Functional promoter polymorphism in the VKORC1 gene is no major genetic determinant for coronary heart disease in Northern Germans.

Authors:
Matthias Watzka, Almut Nebel, Nour Eddine El Mokhtari, Boris Ivandic, Jens Müller, Stefan Schreiber, Johannes Oldenburg
Year of publication:
2007
Volume:
97
Issue:
6
Issn:
0340-6245
Journal title abbreviated:
THROMB HAEMOSTASIS
Journal title long:
Thrombosis et diathesis haemorrhagica
Impact factor:
5.255
Abstract:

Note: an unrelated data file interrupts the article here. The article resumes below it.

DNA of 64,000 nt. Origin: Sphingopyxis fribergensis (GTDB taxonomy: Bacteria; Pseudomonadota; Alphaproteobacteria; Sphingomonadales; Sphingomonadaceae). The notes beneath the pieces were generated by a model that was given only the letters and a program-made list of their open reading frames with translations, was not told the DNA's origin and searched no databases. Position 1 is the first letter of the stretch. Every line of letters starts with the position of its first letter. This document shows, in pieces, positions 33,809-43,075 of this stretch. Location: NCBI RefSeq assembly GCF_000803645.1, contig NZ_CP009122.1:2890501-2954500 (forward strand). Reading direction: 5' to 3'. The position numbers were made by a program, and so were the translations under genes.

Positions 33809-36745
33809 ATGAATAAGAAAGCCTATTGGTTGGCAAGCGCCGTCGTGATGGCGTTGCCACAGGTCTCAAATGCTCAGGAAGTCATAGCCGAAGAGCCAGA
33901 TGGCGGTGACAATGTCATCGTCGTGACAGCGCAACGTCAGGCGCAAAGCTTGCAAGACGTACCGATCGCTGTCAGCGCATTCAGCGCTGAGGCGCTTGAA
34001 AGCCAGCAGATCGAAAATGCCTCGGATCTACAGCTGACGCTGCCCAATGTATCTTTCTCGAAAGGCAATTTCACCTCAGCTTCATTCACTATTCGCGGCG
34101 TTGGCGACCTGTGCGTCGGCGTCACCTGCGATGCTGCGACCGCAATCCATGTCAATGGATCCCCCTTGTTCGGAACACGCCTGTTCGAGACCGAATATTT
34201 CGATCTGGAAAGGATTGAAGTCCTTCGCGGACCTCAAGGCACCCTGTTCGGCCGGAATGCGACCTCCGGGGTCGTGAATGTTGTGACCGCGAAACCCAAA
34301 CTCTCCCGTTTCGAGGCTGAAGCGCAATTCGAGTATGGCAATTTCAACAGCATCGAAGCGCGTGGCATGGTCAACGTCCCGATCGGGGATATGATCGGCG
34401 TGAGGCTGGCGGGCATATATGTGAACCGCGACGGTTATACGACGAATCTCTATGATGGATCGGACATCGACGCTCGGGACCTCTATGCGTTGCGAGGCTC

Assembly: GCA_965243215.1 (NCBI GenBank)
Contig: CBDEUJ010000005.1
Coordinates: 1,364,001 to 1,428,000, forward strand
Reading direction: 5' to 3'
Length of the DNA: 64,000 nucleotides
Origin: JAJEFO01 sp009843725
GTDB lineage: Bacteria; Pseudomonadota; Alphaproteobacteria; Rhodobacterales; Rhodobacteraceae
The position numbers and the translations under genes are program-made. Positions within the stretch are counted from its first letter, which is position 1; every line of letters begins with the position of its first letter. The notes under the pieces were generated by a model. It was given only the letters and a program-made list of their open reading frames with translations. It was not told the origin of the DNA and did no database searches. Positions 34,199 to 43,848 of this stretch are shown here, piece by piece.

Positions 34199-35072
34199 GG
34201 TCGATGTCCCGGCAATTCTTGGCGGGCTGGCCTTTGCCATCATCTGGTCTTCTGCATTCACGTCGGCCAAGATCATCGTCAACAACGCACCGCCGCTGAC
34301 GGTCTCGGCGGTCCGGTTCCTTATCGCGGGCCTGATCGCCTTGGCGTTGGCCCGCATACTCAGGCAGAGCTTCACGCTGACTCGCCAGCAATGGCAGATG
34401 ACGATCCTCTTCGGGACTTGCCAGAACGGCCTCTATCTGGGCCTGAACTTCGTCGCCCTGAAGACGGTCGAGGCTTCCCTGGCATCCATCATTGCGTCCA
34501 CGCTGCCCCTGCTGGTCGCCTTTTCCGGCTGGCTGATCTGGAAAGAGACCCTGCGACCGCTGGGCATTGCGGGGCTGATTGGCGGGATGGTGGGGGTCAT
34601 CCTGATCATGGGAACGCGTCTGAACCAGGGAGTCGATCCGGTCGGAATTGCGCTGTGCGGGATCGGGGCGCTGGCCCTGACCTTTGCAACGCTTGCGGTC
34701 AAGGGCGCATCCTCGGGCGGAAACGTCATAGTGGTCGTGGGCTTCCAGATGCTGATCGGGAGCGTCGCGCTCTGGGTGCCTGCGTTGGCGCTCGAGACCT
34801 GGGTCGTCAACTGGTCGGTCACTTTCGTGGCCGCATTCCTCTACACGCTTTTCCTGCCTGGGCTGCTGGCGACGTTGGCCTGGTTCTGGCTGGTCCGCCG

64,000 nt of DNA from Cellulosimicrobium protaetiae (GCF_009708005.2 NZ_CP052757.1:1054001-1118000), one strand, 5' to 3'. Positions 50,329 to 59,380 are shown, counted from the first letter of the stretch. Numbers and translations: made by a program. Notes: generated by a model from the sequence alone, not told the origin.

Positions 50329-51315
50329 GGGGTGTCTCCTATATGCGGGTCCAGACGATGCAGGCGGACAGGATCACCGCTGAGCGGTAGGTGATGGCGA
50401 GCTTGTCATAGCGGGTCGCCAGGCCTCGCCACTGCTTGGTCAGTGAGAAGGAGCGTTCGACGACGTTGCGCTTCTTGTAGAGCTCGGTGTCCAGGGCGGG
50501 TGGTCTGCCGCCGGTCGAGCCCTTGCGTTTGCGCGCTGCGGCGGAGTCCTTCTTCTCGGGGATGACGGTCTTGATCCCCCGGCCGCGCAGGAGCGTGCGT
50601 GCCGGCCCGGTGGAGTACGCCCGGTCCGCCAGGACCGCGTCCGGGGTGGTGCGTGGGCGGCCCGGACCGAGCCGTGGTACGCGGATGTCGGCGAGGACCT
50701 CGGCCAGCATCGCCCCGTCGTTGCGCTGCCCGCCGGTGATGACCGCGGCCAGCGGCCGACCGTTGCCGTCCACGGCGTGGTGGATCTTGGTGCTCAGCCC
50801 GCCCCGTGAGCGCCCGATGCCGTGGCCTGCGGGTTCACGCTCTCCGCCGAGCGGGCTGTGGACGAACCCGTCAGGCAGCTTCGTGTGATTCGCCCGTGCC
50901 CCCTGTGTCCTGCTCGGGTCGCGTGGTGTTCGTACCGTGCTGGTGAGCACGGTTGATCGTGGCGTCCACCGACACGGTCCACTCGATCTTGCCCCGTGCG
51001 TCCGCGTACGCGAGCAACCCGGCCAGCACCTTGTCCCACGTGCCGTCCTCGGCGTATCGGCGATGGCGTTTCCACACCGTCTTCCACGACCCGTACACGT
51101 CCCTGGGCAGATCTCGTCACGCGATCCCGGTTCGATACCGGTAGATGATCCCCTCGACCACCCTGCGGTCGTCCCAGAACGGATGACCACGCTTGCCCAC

Recently, the C-allele of polymorphism rs2359612 (VKORC1: c.283+837C>T) in the VKORC1 gene has been reported to represent a major risk factor for coronary heart disease (CHD), stroke, and aortic dissection in Chinese patients. VKOR activity itself is the rate-limiting step in gamma-carboxylation of vitamin K-dependent coagulation factors (factors II, VII, IX, X, protein C, S, and Z) and proteins of calcium metabolism (matrix Gla protein and osteocalcin). Gamma-carboxylation is essential for the biological activity of these proteins that have been previously hypothesised to play a role in the pathogenesis of atherosclerosis. It was the objective of this study to analyse the VKORC1 genotype frequency in patients with CHD and controls from Northern Germany and to investigate the association of VKORC1 and CHD risk in patients with an European background. CHD patients (n = 901) and healthy controls (n = 521) were part of the PopGen biobank. Case and control samples were matched for ethnic and geographic origin, age and gender. After typing German CHD patients and control individuals, no evidence for a statistically significant association was detected between VKORC1 genotype and CHD phenotype. Also stratification for gender and myocardial infarction yielded no significant results. In conclusion, the discrepant association findings in Chinese and German populations may be explained by ethnic differences in genetic and perhaps environmental predisposition, modifying the polygenic CHD phenotype by interacting with VKORC1 variants and thus conferring disease susceptibility in some populations, but not in others.